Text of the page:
Who Could Benefit Most from Name, Image, Likeness at Oklahoma State

Robert Allen

STILLWATER -- The headlines came out today and whenever headlines appear the initial reaction is something is about to happen. The roar from individual state legislatures has been that the NCAA better take the restraints off earning rights for student-athletes and let them profit from their notoriety as any other student could that finds a way to bathe in the limelight. At Oklahoma State right now, or at least as soon as students come back to campus and sports resumes, there are easily four student-athletes that could make some money endorsing products and/or making promotional appearances.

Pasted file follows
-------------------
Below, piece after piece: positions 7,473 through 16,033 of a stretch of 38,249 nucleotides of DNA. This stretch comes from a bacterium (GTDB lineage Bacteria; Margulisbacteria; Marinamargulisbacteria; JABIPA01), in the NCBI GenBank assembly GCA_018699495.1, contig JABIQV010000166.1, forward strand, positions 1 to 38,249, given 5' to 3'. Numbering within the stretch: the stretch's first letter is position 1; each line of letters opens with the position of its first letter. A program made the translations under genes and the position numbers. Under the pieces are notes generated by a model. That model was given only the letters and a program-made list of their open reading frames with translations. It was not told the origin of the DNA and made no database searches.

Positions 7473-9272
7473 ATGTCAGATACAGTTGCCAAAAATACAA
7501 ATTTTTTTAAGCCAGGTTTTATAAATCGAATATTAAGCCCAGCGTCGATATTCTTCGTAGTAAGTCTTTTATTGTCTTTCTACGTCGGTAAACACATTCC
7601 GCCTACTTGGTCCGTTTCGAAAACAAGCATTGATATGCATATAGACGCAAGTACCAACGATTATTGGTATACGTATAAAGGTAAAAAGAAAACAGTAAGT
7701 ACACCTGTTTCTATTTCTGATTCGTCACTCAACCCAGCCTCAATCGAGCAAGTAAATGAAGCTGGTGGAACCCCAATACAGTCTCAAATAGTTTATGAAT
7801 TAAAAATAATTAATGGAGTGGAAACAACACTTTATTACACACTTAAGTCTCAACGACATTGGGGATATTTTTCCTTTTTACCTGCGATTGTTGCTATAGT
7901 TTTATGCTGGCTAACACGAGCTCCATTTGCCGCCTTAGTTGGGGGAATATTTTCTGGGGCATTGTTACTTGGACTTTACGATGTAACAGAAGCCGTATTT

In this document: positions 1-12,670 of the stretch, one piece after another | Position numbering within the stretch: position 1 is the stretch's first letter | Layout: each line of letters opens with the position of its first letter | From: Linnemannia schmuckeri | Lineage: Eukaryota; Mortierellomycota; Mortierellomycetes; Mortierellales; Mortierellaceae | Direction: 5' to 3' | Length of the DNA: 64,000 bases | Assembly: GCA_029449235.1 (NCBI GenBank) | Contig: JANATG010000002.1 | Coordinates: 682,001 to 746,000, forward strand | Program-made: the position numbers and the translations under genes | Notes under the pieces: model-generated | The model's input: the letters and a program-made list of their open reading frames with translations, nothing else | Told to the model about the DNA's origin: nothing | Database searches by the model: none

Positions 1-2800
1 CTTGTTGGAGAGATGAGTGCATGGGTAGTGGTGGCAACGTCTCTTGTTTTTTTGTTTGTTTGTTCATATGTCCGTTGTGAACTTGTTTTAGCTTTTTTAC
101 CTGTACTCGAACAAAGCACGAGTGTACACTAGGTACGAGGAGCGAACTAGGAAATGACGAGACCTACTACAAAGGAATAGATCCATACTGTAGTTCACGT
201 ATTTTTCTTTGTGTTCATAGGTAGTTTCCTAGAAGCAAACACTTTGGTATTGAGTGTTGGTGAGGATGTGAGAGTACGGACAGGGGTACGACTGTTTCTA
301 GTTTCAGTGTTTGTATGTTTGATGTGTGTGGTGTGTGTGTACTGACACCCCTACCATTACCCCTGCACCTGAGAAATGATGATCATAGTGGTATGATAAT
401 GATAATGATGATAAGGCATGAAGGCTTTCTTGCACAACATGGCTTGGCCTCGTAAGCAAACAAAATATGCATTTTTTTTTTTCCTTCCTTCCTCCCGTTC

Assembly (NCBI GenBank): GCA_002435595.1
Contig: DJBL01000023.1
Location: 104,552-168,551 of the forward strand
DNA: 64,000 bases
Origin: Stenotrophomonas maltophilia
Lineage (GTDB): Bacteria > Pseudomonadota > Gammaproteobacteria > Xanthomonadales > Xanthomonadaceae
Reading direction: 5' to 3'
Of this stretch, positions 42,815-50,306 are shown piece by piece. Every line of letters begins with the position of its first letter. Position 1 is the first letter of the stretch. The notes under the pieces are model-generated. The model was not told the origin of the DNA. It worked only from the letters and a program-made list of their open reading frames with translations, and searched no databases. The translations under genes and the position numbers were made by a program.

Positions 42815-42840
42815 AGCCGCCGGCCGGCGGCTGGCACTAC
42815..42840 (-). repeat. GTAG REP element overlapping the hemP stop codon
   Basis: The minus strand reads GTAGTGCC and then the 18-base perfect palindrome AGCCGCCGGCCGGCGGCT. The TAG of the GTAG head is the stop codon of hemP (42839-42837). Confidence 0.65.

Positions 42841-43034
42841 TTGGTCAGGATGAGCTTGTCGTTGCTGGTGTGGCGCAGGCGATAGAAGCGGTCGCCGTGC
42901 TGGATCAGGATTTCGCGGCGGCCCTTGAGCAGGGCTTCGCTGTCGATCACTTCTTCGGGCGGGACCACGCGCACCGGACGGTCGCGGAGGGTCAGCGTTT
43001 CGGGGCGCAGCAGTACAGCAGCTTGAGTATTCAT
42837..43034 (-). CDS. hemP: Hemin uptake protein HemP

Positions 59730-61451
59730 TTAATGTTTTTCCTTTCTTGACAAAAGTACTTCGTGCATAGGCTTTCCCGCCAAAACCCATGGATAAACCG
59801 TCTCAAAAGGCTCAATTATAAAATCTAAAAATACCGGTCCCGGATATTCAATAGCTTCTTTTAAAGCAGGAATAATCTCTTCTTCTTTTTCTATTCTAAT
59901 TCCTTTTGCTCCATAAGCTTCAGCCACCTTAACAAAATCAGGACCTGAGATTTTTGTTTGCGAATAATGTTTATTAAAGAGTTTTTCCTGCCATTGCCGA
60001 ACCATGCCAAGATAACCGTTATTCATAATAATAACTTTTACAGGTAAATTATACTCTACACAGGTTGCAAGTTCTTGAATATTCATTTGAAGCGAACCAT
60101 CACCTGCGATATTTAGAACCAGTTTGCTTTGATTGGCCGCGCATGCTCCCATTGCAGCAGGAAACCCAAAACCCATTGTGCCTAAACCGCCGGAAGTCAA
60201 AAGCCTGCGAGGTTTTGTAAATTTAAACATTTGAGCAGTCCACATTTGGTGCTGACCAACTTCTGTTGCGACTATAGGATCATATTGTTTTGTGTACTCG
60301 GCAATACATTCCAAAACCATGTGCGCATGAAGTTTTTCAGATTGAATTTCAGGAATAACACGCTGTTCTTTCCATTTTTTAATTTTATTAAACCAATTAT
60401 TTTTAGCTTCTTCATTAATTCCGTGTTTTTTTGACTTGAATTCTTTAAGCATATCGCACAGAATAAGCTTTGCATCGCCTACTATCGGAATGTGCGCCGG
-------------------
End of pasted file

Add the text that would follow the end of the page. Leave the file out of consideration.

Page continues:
Tylan Wallace (left), and Cuba Hubbard (right) are both the kind of athletes any company would love to have represent them. Pat Kinnison - Pokes Report chief photographer

In football, Chuba Hubbard returns as the nation's leading rusher. He was a finalist for the Doak Walker Award and a unanimous All-American. Tylan Wallace is easily one of the top receivers returning in the nation and was a consensus All-American and a finalist for the Biletnikoff Award following his sophomore season. 

Isaac Likekele would make for a good personality at an autograph party. USA Today Sports Images - Ben Purcell

In basketball, you have returning point guard Isaac Likekele, who is a highly known player on the Division I stage, that is recognized as a top level player. one of Likekele's new teammates is one of the top two recruits in the country in 6-7 guard Cade Cunningham. Both of those young men would be easily recognized and sought out by businesses looking for an Oklahoma State athlete as a spokesperson.